Though the data deduplication market has matured quickly, "it's still the Wild West," in terms of widespread implementation, according to Arun Taneja, founder and consulting analyst at Taneja Group. And he said that because vendors haven't done apples-to-apples comparisons of their products, "there's a continuing mystery in the market about who does well under what circumstances. Everyone has places they do well and don't do well."
The data deduplication effect
"Deduplication is an effect, not even a technology," said Brian Biles, founder and vice president of product management at Data Domain. "There are lots of different ways you can do it, and a lot of them have varying side effects. A lot of key issues boil down to where it is the best fit."
Learn about how to use data deduplication for remote backup for your customers.
Dell shop switches EqualLogic SAN for 3PAR InServ F-Class disk array to meet performance needs
A Dell Inc. server customer has swapped out its Dell EqualLogic iSCSI storage-area network (SAN) hardware in favor of 3PAR Inc.'s InServ F-Class midsized disk array, claiming the 3PAR device system can better handle the performance requirements of the company's databases.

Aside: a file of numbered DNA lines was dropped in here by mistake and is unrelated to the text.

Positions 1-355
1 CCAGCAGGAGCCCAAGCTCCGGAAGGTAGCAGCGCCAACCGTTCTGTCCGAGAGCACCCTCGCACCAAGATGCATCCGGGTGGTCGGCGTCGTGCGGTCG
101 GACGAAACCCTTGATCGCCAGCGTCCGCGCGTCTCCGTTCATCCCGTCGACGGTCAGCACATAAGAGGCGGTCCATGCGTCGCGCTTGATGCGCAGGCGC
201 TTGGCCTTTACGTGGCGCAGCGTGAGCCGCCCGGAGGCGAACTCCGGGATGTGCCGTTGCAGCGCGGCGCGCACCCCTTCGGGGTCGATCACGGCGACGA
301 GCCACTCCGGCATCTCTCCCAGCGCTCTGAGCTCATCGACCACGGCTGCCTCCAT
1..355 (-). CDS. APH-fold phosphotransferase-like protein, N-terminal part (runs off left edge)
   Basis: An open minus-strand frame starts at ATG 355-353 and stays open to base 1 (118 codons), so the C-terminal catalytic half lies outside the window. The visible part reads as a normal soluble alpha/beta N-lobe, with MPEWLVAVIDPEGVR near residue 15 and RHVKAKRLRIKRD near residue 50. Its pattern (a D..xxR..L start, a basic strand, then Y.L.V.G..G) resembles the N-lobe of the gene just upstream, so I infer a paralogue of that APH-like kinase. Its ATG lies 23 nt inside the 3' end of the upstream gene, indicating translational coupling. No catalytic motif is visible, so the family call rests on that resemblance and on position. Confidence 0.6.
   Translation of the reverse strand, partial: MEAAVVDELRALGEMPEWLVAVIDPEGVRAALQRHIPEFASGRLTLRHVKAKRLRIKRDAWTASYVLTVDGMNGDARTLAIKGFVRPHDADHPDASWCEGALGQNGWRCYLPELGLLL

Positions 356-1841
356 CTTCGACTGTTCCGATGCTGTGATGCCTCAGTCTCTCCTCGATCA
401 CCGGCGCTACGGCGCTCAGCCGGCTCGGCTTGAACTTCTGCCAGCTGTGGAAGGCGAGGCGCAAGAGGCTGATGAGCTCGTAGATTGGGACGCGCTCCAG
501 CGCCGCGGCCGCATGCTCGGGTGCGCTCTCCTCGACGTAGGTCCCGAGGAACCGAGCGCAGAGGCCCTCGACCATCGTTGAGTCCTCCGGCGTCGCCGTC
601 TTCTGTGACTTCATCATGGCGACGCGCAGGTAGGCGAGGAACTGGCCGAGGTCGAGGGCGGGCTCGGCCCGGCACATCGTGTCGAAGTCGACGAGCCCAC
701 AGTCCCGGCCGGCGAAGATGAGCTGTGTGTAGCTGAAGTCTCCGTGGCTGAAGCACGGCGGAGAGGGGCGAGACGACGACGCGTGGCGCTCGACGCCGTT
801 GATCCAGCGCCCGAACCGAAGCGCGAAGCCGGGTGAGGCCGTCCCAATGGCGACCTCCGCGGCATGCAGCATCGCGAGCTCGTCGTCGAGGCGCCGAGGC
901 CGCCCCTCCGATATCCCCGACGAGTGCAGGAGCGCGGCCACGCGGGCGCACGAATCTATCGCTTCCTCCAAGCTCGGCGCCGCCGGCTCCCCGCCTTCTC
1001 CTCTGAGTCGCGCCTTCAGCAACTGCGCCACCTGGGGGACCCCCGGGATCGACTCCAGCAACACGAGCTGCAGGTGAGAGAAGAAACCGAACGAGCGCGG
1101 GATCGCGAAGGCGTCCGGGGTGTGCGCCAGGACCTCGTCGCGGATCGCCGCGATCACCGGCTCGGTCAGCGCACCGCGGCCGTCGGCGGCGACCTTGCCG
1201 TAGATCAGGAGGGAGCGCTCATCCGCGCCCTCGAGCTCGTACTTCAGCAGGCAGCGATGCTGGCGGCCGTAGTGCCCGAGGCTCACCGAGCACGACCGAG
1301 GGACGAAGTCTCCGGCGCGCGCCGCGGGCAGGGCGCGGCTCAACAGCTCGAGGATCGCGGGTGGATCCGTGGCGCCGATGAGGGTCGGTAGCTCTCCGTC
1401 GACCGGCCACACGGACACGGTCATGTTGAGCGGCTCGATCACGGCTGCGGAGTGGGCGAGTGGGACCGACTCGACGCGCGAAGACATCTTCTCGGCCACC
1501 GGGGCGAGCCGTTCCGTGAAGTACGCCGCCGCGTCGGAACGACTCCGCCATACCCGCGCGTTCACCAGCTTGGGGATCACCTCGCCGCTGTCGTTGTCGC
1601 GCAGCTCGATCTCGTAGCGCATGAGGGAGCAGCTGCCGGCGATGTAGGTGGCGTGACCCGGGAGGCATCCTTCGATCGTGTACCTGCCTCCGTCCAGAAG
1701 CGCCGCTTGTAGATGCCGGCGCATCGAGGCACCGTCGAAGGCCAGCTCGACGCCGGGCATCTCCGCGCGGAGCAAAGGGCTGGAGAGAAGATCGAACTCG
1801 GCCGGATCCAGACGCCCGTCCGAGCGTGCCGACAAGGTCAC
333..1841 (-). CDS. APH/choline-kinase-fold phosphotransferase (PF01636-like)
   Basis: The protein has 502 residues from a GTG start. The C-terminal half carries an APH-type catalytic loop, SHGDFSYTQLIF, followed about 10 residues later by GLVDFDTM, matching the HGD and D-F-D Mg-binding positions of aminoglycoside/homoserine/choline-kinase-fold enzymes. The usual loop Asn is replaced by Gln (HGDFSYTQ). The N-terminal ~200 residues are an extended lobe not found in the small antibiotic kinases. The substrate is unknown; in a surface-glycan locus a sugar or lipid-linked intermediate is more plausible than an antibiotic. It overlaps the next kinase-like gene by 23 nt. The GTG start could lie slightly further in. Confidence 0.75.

Gregory Thomas, vice president of IT at Florham Park, N.J.-based Managed Health Care Associates (MHA) Inc., said the health services organization had been using a Dell Equallogic PS5500X system since March 2008. MHA began evaluating expansion of that system in October 2008 when it entered a new line of business that would increase data growth. At the time, the company stored about 6 TB on EqualLogic and about 10 TB of database data on direct-attached storage (DAS). It currently has approximately 40 TB of storage.
Rather than managing a growing DAS farm, MHA looked at consolidating databases that were running on DAS. "We needed to get away from DAS," Thomas said.